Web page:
Nearly a year after a developer announced plans to tear down a Hooksett home known as the Stone House, the developer has backed out and granted the house another reprieve.
The house at 1253 Hooksett Road was built in 1930 by Alfred Hebert, the son of French-Canadian parents who worked in the textile mills.
Hebert, a truck driver, built the home with with stones gathered from walls and fieldstone foundations in the Martin’s Corner neighborhood.
The house is eligible for listing on the New Hampshire State Register of Historic Places and the National Register of Historic Places, according to Hooksett Heritage Commission spokesperson Kathie Northrup.
The current owner, Raymond Houle, has long tried to sell. Houle found a buyer last year, a developer who planned to tear down the house to build a self-storage facility.
But now, the developer decided against tearing the house down to build a storage facility, said Realtor T.J. Potter of Potter Realty at Keller Williams. Construction costs have skyrocketed since last summer, when the project was approved.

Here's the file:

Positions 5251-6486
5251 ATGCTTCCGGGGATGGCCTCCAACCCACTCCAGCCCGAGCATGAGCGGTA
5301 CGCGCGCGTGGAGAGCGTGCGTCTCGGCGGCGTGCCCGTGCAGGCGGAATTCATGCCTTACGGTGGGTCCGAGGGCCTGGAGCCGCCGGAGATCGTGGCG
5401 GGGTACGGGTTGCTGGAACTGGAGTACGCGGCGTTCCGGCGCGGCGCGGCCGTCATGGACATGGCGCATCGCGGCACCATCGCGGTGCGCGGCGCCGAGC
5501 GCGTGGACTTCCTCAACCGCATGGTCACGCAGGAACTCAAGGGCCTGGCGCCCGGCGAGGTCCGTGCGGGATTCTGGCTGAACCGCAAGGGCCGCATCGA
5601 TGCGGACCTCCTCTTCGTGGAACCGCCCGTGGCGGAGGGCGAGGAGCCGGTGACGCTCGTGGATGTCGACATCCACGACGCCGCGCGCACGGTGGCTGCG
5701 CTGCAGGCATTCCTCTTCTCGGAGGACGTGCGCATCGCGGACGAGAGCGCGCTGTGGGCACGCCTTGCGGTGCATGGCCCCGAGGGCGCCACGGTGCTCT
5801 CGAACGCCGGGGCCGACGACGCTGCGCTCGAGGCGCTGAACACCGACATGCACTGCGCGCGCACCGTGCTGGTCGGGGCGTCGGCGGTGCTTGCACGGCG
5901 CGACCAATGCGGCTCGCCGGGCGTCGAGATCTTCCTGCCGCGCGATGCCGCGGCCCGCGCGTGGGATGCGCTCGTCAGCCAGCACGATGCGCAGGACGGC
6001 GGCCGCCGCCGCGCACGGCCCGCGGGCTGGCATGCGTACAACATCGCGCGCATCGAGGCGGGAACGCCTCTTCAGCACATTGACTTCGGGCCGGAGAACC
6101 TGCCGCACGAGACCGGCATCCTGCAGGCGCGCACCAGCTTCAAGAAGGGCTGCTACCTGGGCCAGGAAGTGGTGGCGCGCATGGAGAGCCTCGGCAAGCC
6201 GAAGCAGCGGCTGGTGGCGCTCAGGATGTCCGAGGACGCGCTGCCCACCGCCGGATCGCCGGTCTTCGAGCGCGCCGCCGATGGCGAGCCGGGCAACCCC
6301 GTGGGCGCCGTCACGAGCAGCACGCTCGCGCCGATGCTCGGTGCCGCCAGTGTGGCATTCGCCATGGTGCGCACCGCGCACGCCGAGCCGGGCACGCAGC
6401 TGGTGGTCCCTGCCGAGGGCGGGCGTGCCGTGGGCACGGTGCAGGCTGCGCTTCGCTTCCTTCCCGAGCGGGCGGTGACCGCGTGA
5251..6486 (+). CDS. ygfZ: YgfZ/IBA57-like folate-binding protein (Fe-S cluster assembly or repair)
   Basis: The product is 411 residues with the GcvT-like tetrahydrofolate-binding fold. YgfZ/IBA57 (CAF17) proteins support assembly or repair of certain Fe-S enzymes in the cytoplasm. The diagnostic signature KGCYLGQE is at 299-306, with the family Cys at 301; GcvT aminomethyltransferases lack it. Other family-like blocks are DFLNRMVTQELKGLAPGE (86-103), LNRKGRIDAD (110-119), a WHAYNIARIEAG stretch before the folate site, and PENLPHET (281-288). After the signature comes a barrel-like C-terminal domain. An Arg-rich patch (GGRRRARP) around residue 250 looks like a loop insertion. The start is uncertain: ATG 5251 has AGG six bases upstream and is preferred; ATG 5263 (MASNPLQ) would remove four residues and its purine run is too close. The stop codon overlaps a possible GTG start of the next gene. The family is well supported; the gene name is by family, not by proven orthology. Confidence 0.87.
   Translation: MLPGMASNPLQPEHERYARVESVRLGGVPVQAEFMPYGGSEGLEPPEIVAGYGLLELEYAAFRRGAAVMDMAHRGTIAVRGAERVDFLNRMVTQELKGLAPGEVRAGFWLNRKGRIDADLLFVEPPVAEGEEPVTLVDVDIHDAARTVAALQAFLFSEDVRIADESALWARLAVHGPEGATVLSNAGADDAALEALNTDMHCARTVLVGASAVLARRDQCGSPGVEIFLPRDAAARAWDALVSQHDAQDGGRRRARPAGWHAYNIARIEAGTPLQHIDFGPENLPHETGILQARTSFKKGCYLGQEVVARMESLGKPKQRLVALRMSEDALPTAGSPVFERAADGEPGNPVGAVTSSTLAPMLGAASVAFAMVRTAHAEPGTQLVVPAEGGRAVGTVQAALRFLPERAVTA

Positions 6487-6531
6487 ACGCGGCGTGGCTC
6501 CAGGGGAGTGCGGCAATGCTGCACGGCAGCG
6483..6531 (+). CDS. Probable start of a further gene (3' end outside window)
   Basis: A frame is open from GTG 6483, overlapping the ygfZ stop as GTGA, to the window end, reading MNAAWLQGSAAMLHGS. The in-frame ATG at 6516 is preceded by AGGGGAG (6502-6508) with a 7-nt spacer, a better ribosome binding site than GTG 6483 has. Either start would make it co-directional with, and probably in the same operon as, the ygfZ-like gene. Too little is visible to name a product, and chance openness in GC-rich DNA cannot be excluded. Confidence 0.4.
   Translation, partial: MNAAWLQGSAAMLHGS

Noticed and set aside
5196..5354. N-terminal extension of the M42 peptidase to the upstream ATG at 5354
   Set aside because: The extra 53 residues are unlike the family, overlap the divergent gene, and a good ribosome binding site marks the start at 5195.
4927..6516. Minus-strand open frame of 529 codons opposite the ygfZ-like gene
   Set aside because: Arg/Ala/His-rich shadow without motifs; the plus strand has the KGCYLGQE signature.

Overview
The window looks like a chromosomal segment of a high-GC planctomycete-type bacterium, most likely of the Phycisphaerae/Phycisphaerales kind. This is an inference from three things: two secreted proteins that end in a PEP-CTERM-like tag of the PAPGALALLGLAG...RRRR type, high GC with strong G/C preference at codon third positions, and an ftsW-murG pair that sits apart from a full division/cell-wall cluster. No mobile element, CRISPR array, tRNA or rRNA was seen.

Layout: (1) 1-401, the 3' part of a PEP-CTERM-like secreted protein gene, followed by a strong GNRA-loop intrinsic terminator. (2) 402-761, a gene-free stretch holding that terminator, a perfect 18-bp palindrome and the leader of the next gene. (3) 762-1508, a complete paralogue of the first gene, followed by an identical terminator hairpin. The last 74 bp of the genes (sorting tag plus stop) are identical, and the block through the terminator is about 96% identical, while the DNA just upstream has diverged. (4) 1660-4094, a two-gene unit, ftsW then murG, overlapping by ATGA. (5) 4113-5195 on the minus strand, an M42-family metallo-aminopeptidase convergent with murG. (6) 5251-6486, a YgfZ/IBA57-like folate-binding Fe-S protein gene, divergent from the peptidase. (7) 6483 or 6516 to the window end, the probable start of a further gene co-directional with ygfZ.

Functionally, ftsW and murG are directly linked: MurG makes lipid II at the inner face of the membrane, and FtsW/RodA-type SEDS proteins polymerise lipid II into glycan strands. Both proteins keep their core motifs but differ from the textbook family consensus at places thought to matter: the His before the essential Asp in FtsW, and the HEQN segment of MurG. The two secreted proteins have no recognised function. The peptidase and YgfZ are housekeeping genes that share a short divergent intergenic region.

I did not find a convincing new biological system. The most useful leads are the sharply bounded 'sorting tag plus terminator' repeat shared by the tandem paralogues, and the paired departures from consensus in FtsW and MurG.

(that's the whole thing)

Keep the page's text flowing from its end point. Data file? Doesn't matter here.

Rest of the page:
“Nobody’s around to work, and everything we need to build is wicked expensive,” Potter said Thursday.
The plan to tear down the house to build a storage facility attracted vocal opposition last year, with an online petition garnering more than 7,000 signatures. Dozens of residents attended meetings in summer 2020 to ask the developer to preserve the house, and ask the town to intervene.
Preservation advocates also briefly considered trying to move the house, but were discouraged by the $300,000 cost.
Northrup said she thought the house wasn’t the only thing that stirred up feelings.
“I think it might have been a combination of the house being demolished, and the people also didn’t want another storage facility in Hooksett,” Northrup said.
The house and nearly seven acres are now listed for sale again — for $675,000.
Northrup and other preservation advocates said they hope a buyer with a plan to incorporate the house into a new business can be found.
“The Heritage Commission is hoping the next proposal is one that includes retention of the house,” Northrup said.
Potter agreed. “If we can find a buyer who wants to save the Stone House, we would love that,” he said.